Posted by Clizia Motterle, Associate
Is it divorce season?
January is typically the coldest month of the year, and it seems many couples’ frosty relationships come to a head this month as we see a peak in divorce enquiries.
The media have begun calling the first Monday after the Christmas holidays ‘Divorce Day’, associated with the increase in divorce enquiries.
Be it the enforced fun of the Christmas celebrations, or the idea that January should be the month of resolutions and new beginnings – ‘I’ll exercise more, quit sugar, get rid of the surplus (including my spouse if the time has come!)’, January is divorce season.
Often, couples have been struggling with the marriage long before the holiday season, but try to hold it together for the sake of the children and have one last happy Christmas as an intact family, but by January, if it’s still not working, they know it’s time to move on.
The decision to get divorced is often the outcome of a long process, and I find that clients tend to put a lot of emphasis on what is merely the first step of the way. At a practical and emotional level, this is certainly a huge step especially as it almost inevitably leads to one of the spouses leaving the family home. However, there are legal and financial consequences that can follow almost immediately and that can fall off the radar unless professional advice is taken.
For example, in the midst of it all, spouses can fail to see that a combined income which used to support one household now has to support two, and can have unrealistic expectations of what their standard of living will be once a financial settlement has been reached. Getting legal advice at the outset helps to set realistic expectations as to how capital and income will be split, and ultimately streamline any negotiations.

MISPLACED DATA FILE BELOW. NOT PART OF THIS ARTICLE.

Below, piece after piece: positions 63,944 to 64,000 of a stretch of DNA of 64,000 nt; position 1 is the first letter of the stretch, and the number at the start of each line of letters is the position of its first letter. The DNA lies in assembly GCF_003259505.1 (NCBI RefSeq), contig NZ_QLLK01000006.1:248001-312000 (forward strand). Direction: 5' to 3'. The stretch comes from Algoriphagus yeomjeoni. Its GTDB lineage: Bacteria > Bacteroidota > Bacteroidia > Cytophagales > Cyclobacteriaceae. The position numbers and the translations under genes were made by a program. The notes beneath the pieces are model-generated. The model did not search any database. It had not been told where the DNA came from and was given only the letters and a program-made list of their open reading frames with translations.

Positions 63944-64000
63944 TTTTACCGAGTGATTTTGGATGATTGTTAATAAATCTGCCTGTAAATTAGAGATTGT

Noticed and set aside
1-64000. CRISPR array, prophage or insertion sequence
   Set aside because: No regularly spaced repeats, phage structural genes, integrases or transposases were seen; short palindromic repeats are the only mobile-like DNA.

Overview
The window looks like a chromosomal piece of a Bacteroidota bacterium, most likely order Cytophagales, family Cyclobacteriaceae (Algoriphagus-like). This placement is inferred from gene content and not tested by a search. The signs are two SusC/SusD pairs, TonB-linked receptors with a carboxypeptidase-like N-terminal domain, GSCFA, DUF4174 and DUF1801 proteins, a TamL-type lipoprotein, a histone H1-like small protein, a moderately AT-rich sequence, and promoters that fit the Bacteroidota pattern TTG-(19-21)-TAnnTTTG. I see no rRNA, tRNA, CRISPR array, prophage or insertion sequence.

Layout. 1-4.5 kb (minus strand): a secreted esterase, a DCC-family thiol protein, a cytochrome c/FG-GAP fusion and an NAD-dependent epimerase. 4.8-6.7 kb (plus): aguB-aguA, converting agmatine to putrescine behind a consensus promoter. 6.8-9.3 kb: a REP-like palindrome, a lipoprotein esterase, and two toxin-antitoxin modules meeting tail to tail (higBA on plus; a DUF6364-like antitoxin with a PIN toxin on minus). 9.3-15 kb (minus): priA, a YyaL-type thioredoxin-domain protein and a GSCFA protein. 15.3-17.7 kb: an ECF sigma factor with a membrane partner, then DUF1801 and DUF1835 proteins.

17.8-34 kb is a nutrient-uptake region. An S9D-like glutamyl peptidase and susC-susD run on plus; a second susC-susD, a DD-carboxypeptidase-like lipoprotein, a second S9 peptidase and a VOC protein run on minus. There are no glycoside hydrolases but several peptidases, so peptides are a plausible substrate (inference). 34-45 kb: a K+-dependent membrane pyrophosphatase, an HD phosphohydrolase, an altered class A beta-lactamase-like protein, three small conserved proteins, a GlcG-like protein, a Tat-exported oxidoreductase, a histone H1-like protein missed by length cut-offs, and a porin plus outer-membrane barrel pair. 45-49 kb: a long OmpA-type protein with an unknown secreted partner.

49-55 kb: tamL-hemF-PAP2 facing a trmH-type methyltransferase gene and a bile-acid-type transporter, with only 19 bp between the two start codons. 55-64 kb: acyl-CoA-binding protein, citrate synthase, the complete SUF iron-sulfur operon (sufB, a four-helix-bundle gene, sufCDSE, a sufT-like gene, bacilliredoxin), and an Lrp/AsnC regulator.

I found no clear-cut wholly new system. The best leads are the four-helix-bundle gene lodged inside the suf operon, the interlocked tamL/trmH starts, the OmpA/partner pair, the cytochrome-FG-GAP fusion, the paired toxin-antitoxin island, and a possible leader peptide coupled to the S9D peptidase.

As a family solicitor, we often find sometimes spouses choose not to take legal advice before starting divorce proceedings. While this might be appropriate in very straightforward cases, legal advice can genuinely be helpful and most cost-effective in the long run. Even when a divorce is amicable and an agreement on finances has been reached, it is always worth having the terms of that agreement looked at, especially if one of the parties had always been in charge of dealing with finances throughout the marriage. It might be that what is presented as fair and reasonable turns out in fact not to be so once all the assets are considered. I’ve come across clients who were not aware that they had a claim to a share of a property owned solely by their spouse, or that they had a right to a share of their spouse’s (sometimes substantial) pension.
It is often incorrect to assume that solicitors’ fees will mount up to tens of thousands of pounds in every case. Yes, this can happen if Court proceedings have to be initiated because the parties cannot agree. However, if both parties are sensible in their negotiations, the role of a solicitor can be limited, and valuable in steering parties willing to cooperate towards a fair outcome.
Although January seems to be a very popular month (another peak is in July/August), there is no such thing the as ‘the best time’ to get divorced. Most people will try and make their relationship work; once it becomes clear that there’s nothing more they can do, that is the ‘best time’ to contact a divorce solicitor.
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